A sub-bottom profile image of a bubble plume rising from the sea floor. Click image for larger view and image credit.
A mass spectrometer with a uniquely designed membrane inlet system, allowing in situ dissolved gas measurements in deep-sea environments. Click image for larger view and image credit.
Why Study Dissolved Gases in the Deep Sea?
Each and every day, there is a continuous and dynamic exchange of gases and water between the atmosphere and the oceans. Ocean-atmosphere exchange affects the lives of animals, plants, and microbes that live both on land and in the oceans. For example, increases in seawater carbon dioxide concentration (due to natural or human causes) can impact ocean communities from the sea surface to the deep ocean. Identifying and quantifying dissolved gas concentrations in seawater can help us understand biological processes such respiration, photosynthesis, and the nitrogen cycle. By studying ocean-atmosphere exchange, we can understand the geochemical linkages which couple the terrestrial, oceanic, and atmospheric processes that govern the health of our biosphere.
In the deep-sea, dissolved gas concentrations can also be used for better understanding geological and biological processes. For example, dissolved gases help us model how superheated hydrothermal vent water mixes with the cold surrounding seawater. Studying dissolved gases, such as methane, allow us to investigate how microbes both produce and consume methane. Methane gas can also be used to help governments and companies find new sources of fossil fuels, including oil and natural gas, in the shallow and deep oceans.
There are major obstacles that must be overcome when studying dissolved gases in the deep-sea. Many laboratory instruments have trouble measuring gases dissolved in seawater. For example, gas chromatographs are adept at separating and quantifying a number of gases simultaneously but (as the name suggests) cannot measure gases in liquids. Some instruments, such as dissolved oxygen meters, are very good at measuring oxygen in seawater, but they are usually capable of only measuring one compound.
Sometimes researchers collect water samples and measure dissolved gases on the ship or back in the lab, but the longer you wait to measure them, the more the gas concentrations could change. Biological consumption (such as oxygen being used for respiration) or abiotic factors (such as offgassing due to changes in temperature or pressure) are a few reasons this may occur In addition, the laboratory analyses are so time consuming that the number of samples that can be realistically processed and analyzed is small. In deep-sea environments, these challenges can be even greater due to the nature of remote sampling under extreme pressures and temperatures.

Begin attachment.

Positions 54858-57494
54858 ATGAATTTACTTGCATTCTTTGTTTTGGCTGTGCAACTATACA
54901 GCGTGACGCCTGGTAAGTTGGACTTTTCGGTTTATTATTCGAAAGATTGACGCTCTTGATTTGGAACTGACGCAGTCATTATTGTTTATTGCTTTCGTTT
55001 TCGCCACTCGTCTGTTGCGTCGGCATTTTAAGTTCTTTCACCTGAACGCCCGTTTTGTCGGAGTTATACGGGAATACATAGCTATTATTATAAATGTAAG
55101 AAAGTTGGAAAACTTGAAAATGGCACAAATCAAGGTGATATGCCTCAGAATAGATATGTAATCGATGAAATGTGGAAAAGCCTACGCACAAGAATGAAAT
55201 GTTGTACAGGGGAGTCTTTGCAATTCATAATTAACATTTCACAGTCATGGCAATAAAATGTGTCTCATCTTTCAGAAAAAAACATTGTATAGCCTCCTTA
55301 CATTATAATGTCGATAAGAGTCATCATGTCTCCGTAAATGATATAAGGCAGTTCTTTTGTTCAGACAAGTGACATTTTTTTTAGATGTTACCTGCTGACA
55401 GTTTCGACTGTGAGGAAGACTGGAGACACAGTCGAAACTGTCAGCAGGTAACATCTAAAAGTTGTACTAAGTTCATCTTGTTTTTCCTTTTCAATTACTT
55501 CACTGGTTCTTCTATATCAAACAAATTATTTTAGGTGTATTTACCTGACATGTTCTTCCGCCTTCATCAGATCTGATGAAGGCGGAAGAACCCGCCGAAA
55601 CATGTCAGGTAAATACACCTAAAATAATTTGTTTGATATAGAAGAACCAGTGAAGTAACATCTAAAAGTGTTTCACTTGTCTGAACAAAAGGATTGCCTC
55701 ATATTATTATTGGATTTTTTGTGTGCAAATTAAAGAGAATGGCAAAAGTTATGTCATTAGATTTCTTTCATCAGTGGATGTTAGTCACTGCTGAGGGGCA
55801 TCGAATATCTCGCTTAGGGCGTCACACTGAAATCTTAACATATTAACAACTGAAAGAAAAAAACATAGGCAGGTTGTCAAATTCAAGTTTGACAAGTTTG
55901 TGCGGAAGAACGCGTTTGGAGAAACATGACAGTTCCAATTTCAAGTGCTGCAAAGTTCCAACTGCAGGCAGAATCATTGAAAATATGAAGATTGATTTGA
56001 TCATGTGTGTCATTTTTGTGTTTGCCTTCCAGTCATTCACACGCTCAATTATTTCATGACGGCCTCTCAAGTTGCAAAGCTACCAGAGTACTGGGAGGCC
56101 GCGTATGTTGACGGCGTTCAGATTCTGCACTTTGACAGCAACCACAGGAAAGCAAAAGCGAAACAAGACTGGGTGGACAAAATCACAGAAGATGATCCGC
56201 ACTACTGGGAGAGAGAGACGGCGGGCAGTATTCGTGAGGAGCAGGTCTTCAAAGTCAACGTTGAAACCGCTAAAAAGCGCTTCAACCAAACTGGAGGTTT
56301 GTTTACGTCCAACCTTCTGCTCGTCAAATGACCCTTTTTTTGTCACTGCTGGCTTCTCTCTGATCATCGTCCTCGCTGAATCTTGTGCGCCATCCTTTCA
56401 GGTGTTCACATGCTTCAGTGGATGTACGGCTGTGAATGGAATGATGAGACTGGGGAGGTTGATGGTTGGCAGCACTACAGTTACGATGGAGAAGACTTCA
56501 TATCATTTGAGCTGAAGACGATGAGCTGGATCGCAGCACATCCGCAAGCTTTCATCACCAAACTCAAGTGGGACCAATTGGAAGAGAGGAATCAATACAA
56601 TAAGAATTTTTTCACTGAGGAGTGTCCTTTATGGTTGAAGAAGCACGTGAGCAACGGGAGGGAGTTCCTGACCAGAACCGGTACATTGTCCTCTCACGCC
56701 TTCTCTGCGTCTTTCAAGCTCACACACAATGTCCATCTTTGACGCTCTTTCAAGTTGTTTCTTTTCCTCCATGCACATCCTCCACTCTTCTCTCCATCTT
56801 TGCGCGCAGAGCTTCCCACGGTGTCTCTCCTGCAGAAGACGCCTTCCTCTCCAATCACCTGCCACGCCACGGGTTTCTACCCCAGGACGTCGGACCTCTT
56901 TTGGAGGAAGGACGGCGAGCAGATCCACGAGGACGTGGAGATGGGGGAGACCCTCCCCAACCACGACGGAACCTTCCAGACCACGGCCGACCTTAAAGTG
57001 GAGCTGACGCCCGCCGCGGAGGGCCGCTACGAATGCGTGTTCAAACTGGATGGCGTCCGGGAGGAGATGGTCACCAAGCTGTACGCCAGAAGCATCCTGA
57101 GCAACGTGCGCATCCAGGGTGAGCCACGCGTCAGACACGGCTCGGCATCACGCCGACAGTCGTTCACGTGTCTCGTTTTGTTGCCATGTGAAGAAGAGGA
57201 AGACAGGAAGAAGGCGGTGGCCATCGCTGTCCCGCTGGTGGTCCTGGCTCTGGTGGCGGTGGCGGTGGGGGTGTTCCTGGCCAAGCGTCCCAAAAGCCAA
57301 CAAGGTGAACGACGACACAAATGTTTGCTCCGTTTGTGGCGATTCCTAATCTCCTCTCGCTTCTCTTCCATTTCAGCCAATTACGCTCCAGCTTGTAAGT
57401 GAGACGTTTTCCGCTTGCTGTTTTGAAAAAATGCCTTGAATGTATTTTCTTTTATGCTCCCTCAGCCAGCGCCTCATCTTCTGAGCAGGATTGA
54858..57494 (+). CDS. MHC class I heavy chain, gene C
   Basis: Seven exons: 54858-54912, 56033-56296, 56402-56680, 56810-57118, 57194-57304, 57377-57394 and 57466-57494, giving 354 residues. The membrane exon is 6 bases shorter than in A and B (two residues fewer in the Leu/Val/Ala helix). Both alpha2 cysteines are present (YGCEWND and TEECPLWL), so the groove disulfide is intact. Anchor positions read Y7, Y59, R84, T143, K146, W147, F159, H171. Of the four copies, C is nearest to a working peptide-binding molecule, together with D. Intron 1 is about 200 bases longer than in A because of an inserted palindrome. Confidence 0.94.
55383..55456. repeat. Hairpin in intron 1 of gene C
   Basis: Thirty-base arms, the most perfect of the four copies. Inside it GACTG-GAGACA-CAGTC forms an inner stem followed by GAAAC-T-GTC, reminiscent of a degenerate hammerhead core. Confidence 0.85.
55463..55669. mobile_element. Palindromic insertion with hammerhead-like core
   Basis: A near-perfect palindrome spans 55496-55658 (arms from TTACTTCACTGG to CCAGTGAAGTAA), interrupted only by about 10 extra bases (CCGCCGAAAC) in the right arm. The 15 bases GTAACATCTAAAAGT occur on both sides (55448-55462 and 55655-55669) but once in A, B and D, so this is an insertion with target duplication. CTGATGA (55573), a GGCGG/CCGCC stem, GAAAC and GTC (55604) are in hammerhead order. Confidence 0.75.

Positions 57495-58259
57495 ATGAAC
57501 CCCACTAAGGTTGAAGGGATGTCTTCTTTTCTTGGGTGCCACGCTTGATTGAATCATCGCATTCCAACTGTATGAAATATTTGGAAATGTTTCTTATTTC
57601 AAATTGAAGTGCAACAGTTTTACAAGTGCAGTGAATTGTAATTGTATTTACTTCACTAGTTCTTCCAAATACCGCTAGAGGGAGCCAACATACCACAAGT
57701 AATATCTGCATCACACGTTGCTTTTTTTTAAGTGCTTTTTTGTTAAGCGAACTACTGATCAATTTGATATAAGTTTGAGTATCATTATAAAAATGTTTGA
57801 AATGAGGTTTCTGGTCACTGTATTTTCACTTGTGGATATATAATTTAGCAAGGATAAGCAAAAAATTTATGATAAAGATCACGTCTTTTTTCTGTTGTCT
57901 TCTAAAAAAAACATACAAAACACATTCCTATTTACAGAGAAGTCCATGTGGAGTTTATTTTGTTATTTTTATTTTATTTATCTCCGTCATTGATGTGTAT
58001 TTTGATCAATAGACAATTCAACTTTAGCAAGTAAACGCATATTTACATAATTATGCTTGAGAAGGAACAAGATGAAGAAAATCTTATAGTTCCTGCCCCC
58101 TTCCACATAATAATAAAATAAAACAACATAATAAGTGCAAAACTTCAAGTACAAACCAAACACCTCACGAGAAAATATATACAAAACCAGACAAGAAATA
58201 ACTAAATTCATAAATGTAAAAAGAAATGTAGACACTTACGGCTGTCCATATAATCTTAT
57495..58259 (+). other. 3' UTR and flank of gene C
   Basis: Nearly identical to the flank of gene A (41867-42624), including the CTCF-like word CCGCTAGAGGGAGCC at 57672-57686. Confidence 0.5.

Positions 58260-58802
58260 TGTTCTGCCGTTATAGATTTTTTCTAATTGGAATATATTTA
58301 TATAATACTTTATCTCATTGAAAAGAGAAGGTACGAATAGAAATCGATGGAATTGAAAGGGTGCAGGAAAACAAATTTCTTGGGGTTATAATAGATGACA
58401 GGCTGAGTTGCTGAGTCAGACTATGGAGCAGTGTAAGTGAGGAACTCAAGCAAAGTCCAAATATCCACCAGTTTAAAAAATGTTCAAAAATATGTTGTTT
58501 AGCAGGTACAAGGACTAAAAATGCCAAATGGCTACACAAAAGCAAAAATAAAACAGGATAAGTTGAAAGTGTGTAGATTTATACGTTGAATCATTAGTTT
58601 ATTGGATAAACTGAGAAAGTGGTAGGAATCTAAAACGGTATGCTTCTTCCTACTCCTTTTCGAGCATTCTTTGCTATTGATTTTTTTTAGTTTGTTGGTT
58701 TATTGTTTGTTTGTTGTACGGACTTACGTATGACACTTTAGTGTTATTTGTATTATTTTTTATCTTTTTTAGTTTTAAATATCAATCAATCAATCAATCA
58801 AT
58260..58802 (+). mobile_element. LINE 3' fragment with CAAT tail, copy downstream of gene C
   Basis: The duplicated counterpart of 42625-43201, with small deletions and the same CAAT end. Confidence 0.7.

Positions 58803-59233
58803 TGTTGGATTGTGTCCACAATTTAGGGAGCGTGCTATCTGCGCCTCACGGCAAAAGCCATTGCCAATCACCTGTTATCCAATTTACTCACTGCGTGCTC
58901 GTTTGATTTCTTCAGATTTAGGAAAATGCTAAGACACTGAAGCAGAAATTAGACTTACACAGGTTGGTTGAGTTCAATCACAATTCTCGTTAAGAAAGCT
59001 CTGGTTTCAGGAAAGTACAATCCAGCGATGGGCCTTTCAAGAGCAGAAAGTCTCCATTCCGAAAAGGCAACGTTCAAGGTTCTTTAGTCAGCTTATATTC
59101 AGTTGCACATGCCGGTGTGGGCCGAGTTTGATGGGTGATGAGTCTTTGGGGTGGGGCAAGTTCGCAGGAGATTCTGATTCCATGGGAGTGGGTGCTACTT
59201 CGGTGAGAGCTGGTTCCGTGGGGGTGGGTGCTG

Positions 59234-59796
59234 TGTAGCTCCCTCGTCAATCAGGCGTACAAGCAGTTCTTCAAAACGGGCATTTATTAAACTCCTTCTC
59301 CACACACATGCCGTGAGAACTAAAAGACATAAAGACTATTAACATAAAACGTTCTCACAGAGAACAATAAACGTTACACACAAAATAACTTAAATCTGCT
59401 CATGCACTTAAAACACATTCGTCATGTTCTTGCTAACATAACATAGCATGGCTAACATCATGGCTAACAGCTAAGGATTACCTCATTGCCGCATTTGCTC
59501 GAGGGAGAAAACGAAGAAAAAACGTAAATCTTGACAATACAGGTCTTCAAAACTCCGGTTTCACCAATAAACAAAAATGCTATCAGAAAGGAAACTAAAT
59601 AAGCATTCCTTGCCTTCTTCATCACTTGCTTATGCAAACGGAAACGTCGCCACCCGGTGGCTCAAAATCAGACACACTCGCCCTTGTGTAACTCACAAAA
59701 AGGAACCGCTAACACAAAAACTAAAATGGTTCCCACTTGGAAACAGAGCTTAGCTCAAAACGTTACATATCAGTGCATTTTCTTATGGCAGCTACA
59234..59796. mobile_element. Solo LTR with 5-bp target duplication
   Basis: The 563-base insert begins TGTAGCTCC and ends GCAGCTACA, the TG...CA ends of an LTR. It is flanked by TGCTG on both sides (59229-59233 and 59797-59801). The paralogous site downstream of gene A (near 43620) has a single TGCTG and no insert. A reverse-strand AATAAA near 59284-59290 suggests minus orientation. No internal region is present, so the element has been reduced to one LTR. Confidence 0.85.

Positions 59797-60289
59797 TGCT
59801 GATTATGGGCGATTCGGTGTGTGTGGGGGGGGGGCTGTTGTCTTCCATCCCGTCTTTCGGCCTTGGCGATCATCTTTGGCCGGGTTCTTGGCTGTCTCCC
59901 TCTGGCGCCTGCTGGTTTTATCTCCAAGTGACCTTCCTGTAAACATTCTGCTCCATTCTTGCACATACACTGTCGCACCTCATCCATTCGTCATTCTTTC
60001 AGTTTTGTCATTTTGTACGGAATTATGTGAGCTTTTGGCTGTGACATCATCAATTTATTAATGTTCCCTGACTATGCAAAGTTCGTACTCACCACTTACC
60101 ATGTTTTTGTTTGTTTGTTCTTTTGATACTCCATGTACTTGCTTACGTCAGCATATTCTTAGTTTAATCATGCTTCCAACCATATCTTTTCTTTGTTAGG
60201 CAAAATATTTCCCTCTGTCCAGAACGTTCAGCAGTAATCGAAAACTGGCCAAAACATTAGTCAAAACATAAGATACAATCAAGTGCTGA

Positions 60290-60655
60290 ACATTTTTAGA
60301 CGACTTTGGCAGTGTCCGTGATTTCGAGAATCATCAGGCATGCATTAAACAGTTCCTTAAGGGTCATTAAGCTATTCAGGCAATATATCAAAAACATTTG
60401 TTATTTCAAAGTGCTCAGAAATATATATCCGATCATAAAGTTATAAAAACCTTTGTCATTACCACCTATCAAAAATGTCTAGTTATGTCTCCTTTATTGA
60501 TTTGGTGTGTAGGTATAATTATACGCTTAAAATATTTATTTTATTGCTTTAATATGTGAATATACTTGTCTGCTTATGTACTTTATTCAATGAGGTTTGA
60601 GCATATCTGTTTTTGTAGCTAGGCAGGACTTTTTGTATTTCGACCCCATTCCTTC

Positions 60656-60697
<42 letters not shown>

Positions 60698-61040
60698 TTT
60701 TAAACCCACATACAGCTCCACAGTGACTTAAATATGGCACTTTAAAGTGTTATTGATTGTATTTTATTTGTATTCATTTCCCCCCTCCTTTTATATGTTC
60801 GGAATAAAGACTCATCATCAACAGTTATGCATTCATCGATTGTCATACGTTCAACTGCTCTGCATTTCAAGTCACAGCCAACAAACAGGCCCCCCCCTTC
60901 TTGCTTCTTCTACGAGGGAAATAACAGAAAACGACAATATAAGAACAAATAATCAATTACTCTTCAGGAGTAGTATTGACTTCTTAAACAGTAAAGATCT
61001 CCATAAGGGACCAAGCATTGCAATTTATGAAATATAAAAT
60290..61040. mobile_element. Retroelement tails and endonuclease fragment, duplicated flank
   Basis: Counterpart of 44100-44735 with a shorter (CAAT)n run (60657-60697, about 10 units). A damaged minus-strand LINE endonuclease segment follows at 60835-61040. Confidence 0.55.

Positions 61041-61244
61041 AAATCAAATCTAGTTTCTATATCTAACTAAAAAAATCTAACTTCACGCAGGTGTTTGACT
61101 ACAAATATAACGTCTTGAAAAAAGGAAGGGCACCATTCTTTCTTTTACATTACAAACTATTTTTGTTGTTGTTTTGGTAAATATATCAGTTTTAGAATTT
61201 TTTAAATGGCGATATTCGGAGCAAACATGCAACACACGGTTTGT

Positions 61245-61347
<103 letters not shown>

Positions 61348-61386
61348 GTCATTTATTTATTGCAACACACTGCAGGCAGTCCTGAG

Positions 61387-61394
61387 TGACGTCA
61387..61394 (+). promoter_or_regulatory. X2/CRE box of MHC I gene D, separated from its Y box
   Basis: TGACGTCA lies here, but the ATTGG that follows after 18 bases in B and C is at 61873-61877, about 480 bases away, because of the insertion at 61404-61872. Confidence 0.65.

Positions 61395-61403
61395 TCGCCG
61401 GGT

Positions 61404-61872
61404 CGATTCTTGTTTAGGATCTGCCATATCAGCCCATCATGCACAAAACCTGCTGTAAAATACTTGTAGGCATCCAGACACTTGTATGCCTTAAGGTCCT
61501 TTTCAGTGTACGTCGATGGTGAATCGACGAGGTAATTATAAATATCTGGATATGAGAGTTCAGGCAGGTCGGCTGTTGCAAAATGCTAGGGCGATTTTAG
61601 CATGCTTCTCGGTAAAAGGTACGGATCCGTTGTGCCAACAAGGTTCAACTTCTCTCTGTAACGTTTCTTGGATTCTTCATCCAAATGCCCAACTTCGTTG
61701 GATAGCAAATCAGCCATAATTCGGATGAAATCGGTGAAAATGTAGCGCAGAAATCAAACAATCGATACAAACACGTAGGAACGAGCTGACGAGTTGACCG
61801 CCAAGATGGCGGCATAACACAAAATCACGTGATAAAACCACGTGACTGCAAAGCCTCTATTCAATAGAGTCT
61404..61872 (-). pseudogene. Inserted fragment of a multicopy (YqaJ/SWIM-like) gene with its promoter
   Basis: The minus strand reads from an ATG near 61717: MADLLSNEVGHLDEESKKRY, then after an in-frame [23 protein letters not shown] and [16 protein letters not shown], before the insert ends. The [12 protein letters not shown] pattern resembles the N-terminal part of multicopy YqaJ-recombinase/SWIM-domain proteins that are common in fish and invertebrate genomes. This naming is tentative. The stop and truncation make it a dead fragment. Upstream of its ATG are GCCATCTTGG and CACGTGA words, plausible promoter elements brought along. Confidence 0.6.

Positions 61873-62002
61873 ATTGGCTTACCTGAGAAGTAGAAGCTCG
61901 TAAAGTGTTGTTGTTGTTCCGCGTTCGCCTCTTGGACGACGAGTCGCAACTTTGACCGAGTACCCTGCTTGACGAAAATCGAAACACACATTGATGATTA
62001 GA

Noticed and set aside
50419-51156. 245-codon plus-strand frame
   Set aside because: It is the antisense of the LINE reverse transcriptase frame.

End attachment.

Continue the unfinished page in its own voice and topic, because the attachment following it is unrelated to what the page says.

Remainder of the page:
Chemical mapping during this cruise will help us better understand the role dissolved gases play in the distribution of chemosynthetic animals, such as these mussels and tubeworms. Click image for larger view and image credit.
On this research cruise to deep hydrocarbon seeps in the Gulf of Mexico, we will be using an instrument called a mass spectrometer that is designed to quickly measure a number of dissolved gases at very specific points at the seeps, like right next to a mussel siphon or the end of a tubeworm tube. Previous data from the upper slope seeps (and other chemosynthetic communities as well) suggest the distribution of hydrocarbons, such as methane, ethane, butane and propane as well as hydrogen sulfide, play a primary role in determining which animal communities inhabit these environments. We will use the deep-sea mass spectrometer in conjunction with the photomosaics and physical sampling on this expedition to construct a geochemical map of key dissolved gases that can be overlaid on our biological and geological maps of the sites.